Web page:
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A Small Publication in India Plays a Big Role in Citizen Matters

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Students wear masks on their journey to school, in a story about the COVID-19 pandemic. Image: Courtesy Oorvani

In late July, Citizen Matters, a community-focused news organization, received a tip-off about growing hunger among children in the southern Indian city of Chennai. 

A nonprofit had told them that the closure of government-run kindergartens, called anganwadis, was severely affecting nutrition in the young population. Without kindergartens, children did not have access to midday servings that ensure at least one nutritious meal per day. While the centers were told to supply dry rations to the children’s families, that was not being done, since staff were diverted for COVID-19 relief measures. 

With more than 5.4 million COVID-19 cases, India is currently the second most seriously affected country in the world, behind only the United States, in terms of number of cases. And while the pandemic has created a significant health crisis, the team at Citizen Matters who pursued the kindergarten story wanted to show the effects on hunger and malnutrition, where dangerous outcomes can remain hidden. 

After the story was published, the state department of women and children reached out to offer a solution. That was an unexpected but successful outcome for the team, who had spent the last six months trying to show the effects of the pandemic in the communities they serve.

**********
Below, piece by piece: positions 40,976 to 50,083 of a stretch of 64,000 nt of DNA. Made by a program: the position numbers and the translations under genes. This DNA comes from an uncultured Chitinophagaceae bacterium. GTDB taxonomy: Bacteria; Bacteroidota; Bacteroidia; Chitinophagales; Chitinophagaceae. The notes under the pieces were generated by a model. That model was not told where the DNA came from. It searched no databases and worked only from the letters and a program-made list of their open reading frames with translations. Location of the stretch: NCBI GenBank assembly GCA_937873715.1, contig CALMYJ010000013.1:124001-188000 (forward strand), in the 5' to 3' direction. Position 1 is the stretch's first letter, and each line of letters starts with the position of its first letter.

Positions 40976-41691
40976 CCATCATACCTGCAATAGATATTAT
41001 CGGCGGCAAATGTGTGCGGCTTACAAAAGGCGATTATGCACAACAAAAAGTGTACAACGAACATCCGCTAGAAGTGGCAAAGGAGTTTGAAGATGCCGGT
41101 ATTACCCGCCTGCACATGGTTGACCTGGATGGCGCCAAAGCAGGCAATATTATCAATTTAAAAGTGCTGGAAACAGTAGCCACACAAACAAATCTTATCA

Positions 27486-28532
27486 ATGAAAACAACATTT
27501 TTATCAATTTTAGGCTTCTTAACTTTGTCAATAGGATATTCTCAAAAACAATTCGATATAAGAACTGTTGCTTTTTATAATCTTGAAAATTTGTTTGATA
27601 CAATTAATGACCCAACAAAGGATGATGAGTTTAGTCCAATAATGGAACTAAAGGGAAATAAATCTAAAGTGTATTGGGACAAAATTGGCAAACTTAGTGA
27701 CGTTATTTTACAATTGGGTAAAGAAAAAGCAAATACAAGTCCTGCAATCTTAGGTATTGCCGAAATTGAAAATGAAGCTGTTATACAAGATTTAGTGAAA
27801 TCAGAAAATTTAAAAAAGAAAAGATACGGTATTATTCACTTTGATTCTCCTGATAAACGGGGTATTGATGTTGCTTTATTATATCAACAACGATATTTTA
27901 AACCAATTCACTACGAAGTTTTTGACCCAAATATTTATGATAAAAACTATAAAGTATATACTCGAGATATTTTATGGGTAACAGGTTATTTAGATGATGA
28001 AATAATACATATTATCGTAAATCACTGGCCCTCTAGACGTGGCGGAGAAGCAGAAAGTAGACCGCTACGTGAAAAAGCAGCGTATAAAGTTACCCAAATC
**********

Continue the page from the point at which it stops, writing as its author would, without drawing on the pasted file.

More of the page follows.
And another takeaway from that story? It’s that small publications like Citizen Matters have a crucial role to play in the midst of a global health crisis, especially when it comes to providing accurate information, delivering news that quells disinformation, and holding government accountable.

Citizen Matters launched in 2008 as a local news magazine with online and print editions. In 2013, it became part of the Bengaluru-based Oorvani Foundation, a GIJN member and nonprofit working on open knowledge platforms that help develop better cities. Today, it has successfully transitioned to become an online-only news site, and has been expanding its reach to other cities. 

“Our mission is to engage with citizens at a hyper-local level,” Meenakshi Ramesh, one of Oorvani’s trustees, told GIJN. “The only line we take is what is good for the citizens,” she said, about the editorial line of Oorvani —  which means “people’s voice” in the south Indian language Kannada.

And that connection to its readers is what makes Oorvani popular among both readers and media experts. “What I like about Oorvani is the association is very strong in terms of how it affects people; the mission is close to people’s lives,” said Nasr ul Hadi, a media-watcher and Knight Fellow at the International Center for Journalists (ICFJ). In a time of crisis, that mission is as important as ever.